By Aman Mateti
October 11, 2021
When Razia Falluh Khan learnt that a group of 30 women in Ulhasnagar, a city over 40km away from her hometown Vajreshwari, Maharashtra, needed training in Warli artisanship, she was hesitant. The journey required her to climb a hill. “But then the TISSER program people told me that the women wanted me to train them. At that time, I was training another 30-50 women in a village near Ulhasnagar. So I decided to train one set of women in the first village, climb up the hill to Ulhasnagar and train another set of women there,” recounted Razia, who did this for a month.
Hardworking and resilient, 30-year-old Razia is a Warli art trainer and artisan. Razia loves to paint and during her time as an artisan, she used to make cards, frames, books, bags, tea trays, tea pots, etc. “I started working so that I could stand on my own feet. With whatever I make, I see how I can contribute towards my family expenditure,” said Razia, who is a breadwinner in an 8-member household.
Razia has been a Warli artisan working under the TISSER program since 2017. Before the pandemic, Razia travelled to Mumbai to learn how to market her products better. But when the pandemic hit, the frequency of orders for her products reduced. To make up for the lost income, Razia switched over to training other women in the craft. She earns ₹275 per day as a trainer.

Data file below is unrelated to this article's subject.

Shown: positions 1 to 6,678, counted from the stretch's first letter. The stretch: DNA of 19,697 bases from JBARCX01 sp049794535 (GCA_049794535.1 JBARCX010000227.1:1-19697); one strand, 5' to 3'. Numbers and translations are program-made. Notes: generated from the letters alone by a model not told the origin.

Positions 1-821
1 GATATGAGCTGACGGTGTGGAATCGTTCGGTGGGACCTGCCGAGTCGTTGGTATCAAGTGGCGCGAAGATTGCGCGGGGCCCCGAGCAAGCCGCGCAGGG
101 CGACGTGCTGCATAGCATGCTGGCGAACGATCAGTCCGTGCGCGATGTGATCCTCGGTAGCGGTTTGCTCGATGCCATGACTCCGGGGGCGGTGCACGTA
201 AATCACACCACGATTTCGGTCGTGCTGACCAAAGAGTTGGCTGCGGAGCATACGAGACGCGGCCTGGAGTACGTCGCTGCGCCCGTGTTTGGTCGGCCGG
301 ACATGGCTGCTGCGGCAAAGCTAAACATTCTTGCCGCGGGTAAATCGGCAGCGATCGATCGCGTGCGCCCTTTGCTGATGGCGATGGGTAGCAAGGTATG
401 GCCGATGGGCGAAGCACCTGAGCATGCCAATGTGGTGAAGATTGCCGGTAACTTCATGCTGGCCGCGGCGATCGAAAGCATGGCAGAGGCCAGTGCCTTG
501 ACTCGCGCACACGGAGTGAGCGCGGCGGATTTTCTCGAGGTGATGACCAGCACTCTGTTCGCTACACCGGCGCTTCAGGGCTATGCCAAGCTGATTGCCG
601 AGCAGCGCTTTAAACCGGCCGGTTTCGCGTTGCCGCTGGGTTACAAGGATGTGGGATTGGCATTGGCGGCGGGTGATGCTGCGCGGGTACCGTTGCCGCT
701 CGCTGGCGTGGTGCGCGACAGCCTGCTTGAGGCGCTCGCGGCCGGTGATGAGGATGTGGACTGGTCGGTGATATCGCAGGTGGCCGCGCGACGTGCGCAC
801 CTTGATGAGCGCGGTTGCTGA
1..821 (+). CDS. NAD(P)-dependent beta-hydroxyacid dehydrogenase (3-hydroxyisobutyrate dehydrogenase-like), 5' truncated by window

A part of the REVIVE Alliance, the skilling program has not only given Razia a platform to earn and grow, but also helps her enable other women to do the same. Before the pandemic, women would congregate in one place to learn Warli art. Now, due to COVID-19 restrictions, trainers like Razia need to travel to villages around the region.
“Most women don’t travel, and those who do only go to closeby places. I’m the only one who accepts going to far away areas like Vitthalwadi, Bewundi, Ulhasnagar. The travelling can get very difficult…for example, I had to change 6 vehicles to reach Badlapur one way — train, rickshaw, bus,” said Razia.
Her mother is often very worried when she returns home late, but this doesn’t bother Razia. She stays focused on her goals: she just wants to earn her livelihood and grow. “I want to be recognised for the effort I put in and get compensated/promoted accordingly. I want a regular income. Women need to be supported; men can get a job anywhere. Only if we support women can they be empowered,” said Razia.